Data Processing, Analysis And Interpretation Coding of the data collected was done according to the broad topics expressed in the checklist. In addition there was classification of information into gender, similarities in view, cultural background, language and ethnicity. Density tables were created to tally references and make comparisons according to location, gender etc. Quotes and case studies were noted and included where they illustrated important findings. The results are presented in the following section of this report.

Limitations Although the monitoring exercise has been generally seen to be successful by many of the partners in the cash disbursement, the following points recognize limitations of the survey: • Limited sample size (8%).

The main tools used in collecting and analyzing the data are as follows. • Random Sampling: villages and households were randomly selected from a list of beneficiary villages and households. • Focus Group Discussion: this brought the beneficiaries of a household together in a sizeable group interview led by a moderator who facilitated a loosely structured discussion of various topics of interest guided by a checklist. The checklist guided the moderator to make sure all topics of interest have been covered. Moderators also recorded their own observations which assisted to triangulate interview results. • Semi Structured Interviews: this is the face to face interview of men or women beneficiaries. The same checklist was used as for focus group discussions.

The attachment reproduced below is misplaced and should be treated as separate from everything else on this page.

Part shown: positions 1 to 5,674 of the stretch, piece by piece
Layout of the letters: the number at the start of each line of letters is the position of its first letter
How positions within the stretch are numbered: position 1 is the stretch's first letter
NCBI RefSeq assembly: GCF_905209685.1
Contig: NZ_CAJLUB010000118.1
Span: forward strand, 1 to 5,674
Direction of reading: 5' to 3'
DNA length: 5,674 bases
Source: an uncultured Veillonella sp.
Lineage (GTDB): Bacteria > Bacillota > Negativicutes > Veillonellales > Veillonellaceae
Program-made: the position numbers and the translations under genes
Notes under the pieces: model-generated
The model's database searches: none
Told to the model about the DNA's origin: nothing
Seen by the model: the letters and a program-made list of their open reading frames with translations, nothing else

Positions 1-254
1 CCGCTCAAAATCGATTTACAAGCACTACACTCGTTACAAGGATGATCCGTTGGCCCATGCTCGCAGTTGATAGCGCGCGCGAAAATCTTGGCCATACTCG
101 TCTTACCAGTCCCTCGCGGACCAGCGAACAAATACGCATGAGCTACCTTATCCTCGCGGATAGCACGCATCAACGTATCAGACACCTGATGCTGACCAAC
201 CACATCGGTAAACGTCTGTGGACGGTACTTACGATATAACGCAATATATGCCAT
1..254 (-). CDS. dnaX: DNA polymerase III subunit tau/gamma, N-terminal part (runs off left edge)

• The mass sensitization carried out before the disbursement where communities were encouraged to use the cash income for purchase of food needs may have resulted in a distortion of results with interviewees wanting to conform to a specific mindset. • Fluency in local language by the moderator was not always possible – particularly in the Sarahulle communities of Gambisara and Julagel • Timing; the time given for exercise was short considering the sample size • Little time (up to two months only) had elapsed since the cash disbursement had been conducted. • Some beneficiaries may not have been comfortable in disclosing household’s information for fear of losing the subsequent round or future cash disbursement.

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Thumb print instead of a signature. Jimara, the Gambia

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The Results “Cash is the best way of fighting hunger. I feel happy that this cash transfer is helping to do that.” - Female recipient of cash transfer The findings from the post distribution monitoring are presented in the following sections: • Use of money • Nutrition • Gender • Savings • Availability of food • Comparing cash with food transfers • What would have happened if there was no cash transfer? • Was the cash received enough? • Other changes